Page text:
Lupus nephritis (LN) predicts a 9-fold higher atherosclerosis cardiovascular disease (ASCVD) risk, highlighting the urgent need to target ASCVD prevention. Studies in IgA nephropathy reported that severe renal arteriosclerosis (r-ASCL) in diagnostic biopsies strongly predicted ASCVD risk. We recently found that 50% of LN pathology reports overlooked r-ASCL reporting, which could explain prior negative LN ASCVD risk studies. Therefore, we aimed to examine associations between a composite of reported and over-read r-ASCL and ASCVD events in LN.
Data were abstracted from all LN patients who underwent diagnostic biopsy between 1994-2017 including demographics, ASCVD risk factors, and pathology reports at the time of LN diagnosis. We manually validated all incident ASCVD events. We over-read 25% of the biopsies to grade r-ASCL using Banff criteria. We supplemented the over-read r-ASCL grade, when available, to determine the composite of reported and over-read r-ASCL grade.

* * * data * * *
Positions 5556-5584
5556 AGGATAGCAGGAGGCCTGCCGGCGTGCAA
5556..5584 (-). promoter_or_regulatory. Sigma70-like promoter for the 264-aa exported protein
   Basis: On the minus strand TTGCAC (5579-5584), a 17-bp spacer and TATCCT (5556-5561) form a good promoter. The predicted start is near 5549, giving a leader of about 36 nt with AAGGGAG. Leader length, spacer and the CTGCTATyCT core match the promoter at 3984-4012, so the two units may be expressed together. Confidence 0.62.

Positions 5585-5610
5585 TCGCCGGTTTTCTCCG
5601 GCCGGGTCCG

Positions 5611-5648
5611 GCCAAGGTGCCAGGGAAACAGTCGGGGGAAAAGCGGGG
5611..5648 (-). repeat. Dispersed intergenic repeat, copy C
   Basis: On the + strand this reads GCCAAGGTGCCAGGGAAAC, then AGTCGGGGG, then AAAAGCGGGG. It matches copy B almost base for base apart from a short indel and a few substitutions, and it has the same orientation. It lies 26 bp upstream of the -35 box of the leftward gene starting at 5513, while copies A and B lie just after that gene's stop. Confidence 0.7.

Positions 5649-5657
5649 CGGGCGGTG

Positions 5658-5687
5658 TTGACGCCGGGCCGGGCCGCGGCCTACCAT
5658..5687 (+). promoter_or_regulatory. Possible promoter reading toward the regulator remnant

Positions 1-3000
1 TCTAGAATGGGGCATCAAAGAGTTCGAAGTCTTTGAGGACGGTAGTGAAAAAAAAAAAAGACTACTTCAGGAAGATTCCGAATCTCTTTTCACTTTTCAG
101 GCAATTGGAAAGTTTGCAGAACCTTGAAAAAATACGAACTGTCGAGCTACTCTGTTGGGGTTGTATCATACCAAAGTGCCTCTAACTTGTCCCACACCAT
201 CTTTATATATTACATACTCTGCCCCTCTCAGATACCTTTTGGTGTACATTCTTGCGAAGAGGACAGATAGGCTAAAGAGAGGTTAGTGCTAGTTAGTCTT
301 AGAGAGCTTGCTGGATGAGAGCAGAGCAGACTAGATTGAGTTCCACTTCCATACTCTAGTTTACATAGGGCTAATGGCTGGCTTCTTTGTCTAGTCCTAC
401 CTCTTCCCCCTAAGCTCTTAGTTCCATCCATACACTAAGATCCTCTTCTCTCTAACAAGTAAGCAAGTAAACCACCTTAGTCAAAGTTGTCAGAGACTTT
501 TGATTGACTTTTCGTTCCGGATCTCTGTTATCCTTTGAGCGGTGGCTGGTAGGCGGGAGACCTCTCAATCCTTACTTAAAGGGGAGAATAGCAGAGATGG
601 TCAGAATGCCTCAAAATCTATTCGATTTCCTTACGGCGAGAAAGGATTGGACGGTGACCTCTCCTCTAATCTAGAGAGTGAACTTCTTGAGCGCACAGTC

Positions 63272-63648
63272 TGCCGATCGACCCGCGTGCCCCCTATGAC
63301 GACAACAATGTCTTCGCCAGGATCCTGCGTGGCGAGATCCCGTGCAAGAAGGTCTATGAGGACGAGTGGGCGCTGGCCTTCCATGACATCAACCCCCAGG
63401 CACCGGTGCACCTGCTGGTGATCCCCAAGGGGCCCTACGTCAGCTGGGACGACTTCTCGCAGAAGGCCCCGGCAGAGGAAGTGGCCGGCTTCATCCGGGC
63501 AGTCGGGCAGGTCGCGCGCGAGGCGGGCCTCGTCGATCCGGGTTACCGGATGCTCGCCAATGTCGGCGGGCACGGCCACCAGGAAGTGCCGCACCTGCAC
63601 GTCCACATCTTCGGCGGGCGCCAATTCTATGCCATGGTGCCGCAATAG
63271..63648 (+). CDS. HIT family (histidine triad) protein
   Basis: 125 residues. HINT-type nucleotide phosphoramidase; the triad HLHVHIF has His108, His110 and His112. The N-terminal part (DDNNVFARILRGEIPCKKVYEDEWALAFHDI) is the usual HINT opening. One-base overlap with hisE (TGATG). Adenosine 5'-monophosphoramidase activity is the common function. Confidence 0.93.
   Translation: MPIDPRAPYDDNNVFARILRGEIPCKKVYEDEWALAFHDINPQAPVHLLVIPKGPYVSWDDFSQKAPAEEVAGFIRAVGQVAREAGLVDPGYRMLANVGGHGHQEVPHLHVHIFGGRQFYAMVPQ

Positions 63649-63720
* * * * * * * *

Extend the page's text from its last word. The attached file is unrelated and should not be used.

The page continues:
Among 189 incident LN patients, 78% were female, 73% white, and the median age was 25. Overall, 31% had any reported r-ASCL, and 7% had moderate-severe r-ASCL. After incorporating systematically re-examined r-ASCL grade, the prevalence of any and moderate-severe r-ASCL increased to 39% and 12%. We found 22 incident ASCVD events over 11 years of follow-up. Using a composite of reported and over-read r-ASCL grade, we found that severe r-ASCL in diagnostic LN biopsies was associated with 9-fold higher odds of ASCVD.
Severe r-ASCL can predict ASCVD in LN, therefore, larger studies are required to systematically report r-ASCL and examine ASCVD associations.

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